Since Middle School, I have been a writer, and was the editor of my school paper in Ninth Grade.
I began in television in high school and became producer and writer for the New Year’s Eve variety program “CELEBRATION” which aired on network affiliate TV stations in Minneapolis for several years. I then helped build and put on the air a new broadcast TV station, Channel 29, and became its Operations Manager as well as Writer, Producer, and Director for in-house programs and clients’ productions. I went on to work for several production companies, including TV production trucks, and went out on my own as an independent Writer, Producer, and Director. My productions included live and taped talk shows, variety programs, holiday specials, sports broadcasts, interstitial segments, concerts, conventions, commercials, and industrials. Minneapolis is a major market area, which Nielson ranks as 15th largest.
I became friends with Prince and helped open his Paisley Park Studios. I marketed PPS around the world for productions and rehearsals, and produced some of Prince’s video projects, including his “ALPHABET STREET” music video and his “BENEFIT CONCERT FOR THE HOMELESS.” I also wrote, produced, and directed my own projects, including “THE BERENGUER BOOGIE” which celebrated the Minnesota Twins’ first World Series win.
I wrote a spec script for the hot number one mid-‘80s ABC TV show “MOONLIGHTING.” I sent my script for an episode called “WE DON’T DO NO GHOSTS” to Jeff Reno, then head writer. He loved it and sent it over to William Morris Agency, where I was back-pocketed by Adam Isaacs, then new, and that’s what brought me out to Hollywood when Prince left on his LOVESEXY tour. Isaacs sent me around Hollywood to meet movers-and-shakers, big names. Then, in an absurd move, Glenn Gordon Caron, Bruce Willis, and Sybil Shepard decided to self-cancel MOONLIGHTING. Once nothing happened with my script, I became instantly invisible, and being young had no clue how to handle that tragic drop from heading to the top to suddenly landing at the bottom.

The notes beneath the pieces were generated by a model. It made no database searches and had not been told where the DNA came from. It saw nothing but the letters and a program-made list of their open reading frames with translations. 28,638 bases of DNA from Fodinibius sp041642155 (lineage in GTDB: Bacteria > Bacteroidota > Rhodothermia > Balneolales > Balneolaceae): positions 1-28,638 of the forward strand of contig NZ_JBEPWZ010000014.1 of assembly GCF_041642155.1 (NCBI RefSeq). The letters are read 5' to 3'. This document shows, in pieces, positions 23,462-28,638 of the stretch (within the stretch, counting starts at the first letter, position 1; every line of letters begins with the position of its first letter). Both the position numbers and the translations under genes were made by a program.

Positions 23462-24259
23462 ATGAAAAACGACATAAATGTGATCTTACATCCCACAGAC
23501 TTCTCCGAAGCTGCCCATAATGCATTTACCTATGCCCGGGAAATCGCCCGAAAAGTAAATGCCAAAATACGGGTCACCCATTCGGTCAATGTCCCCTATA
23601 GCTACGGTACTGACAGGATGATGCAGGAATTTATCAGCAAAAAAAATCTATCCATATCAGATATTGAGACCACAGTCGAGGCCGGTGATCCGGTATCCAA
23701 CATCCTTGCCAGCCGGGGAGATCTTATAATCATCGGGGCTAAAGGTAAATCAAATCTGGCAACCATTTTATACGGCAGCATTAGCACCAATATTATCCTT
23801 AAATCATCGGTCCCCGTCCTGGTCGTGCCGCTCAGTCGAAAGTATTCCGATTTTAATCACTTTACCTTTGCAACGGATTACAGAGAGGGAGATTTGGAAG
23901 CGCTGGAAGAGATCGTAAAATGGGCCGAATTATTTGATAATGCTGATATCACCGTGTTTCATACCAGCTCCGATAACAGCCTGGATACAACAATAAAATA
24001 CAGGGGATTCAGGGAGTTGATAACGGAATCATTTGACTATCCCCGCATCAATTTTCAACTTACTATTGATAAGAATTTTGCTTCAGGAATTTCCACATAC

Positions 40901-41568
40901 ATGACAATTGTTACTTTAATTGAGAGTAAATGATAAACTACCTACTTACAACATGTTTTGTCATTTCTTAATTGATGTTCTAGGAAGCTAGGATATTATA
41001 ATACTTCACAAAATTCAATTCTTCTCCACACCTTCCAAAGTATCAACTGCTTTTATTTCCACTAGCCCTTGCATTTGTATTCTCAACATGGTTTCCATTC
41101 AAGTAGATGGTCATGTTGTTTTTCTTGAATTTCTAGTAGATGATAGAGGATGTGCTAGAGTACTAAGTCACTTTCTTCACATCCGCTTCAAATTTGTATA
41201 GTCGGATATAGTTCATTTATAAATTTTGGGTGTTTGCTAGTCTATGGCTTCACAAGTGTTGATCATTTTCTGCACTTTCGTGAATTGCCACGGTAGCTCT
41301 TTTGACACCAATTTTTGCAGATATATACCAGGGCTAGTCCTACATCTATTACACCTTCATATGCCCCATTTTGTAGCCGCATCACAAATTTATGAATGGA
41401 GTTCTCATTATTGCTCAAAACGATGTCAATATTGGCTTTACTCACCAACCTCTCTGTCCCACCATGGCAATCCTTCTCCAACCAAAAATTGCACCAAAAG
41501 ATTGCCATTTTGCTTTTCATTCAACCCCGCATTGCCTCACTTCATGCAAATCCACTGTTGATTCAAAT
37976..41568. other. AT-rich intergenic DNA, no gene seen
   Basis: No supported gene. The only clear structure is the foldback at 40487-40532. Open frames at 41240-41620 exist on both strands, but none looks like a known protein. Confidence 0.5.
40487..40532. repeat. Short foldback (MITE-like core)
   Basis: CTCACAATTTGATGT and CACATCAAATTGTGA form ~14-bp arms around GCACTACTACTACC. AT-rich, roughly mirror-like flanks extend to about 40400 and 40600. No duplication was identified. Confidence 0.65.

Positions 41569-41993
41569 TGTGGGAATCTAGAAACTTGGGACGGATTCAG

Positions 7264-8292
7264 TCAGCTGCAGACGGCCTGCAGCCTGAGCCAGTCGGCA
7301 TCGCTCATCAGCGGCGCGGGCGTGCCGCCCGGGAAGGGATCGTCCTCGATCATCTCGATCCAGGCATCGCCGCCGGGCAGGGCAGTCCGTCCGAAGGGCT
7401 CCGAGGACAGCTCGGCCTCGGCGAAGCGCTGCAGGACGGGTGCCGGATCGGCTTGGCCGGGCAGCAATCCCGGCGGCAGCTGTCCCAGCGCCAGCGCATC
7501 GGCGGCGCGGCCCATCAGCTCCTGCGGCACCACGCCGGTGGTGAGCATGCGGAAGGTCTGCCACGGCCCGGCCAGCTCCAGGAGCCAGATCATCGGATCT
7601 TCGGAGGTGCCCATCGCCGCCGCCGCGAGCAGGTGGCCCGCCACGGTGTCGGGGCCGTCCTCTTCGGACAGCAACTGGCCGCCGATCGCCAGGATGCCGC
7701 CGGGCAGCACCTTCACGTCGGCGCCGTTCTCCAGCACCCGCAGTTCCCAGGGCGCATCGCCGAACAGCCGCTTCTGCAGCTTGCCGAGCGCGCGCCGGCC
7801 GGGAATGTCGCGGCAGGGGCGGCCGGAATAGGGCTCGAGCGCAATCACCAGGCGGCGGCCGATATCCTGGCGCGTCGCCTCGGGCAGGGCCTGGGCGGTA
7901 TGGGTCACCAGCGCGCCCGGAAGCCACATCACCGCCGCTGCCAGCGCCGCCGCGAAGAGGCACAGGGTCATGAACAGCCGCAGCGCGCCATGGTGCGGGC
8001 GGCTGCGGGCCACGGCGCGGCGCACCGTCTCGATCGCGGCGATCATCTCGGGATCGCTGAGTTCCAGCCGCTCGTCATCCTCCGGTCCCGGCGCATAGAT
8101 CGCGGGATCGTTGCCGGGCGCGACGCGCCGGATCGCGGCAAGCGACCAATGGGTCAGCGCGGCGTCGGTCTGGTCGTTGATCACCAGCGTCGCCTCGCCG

After my marriage fell apart, I ended up on the seedy side of Hollywood, and this ignorant formerly-married-with-family very dull white guy from a super-straight-laced wealthy suburb of Minneapolis encountered some new stuff that I decided to write about. In 1998, I wrote the feature film screenplay “EVERYBODY SAYS GOODBYE—The Story of a Father and Son.” It was about boys tossed to the streets by family who rejected them for being gay. It attracted a lot of attention at Paramount, Warner Bros., and Sony Pictures Entertainment, as well as some indie producers, and several times over a dozen years it almost got made. I tried the indie route, even crowdfunding. This passion project never got made, which was a huge, destructive setback for me.
I co-produced a feature film, the family comedy “COLLIER & CO.—HOT PURSUIT!” starring John Schneider of “Dukes of Hazzard” and “Smallville” fame. Creative and marketing differences kept that film from succeeding at the box office. However, I had contracts to produce three more movies; a Western, a comedy, and a drama.
Unfortunately, following the failure of COLLIER & CO.—HOT PURSUIT!, the Writer’s Strike hit Hollywood, immediately followed by the financial crisis of the Great Recession. Those contracts disappeared and I quickly hit bottom, as had so many others.
I wrote my novel “NATE AND KELLY,” an historical fiction romance set in 1915 with strong statements about racism in America.
With no money and few resources, I struggled to write, produce, and direct some short films, including “HOT CAR” (which has been viewed a quarter million times on YouTube) and “THE CAMERA” (which needs audio repair before being released). I have raw footage for a music video and a documentary that I shot and directed, both of which I am trying to focus on completing.
In order to get ‘back into the game,’ I enrolled in film school at Los Angeles City College Cinema/TV Department, expecting the knowledge will help me and the focus will help me.
My award-winning comedy short screenplay “THE MURDER OF JAMES DEAN” has the potential, if made with high production values instead of as another no-budget production, to get me back into the Hollywood biz. My goal is to find and hire quality cast and crew, and have decent equipment, so that we make an attractive production that will be a door-opener for everyone involved.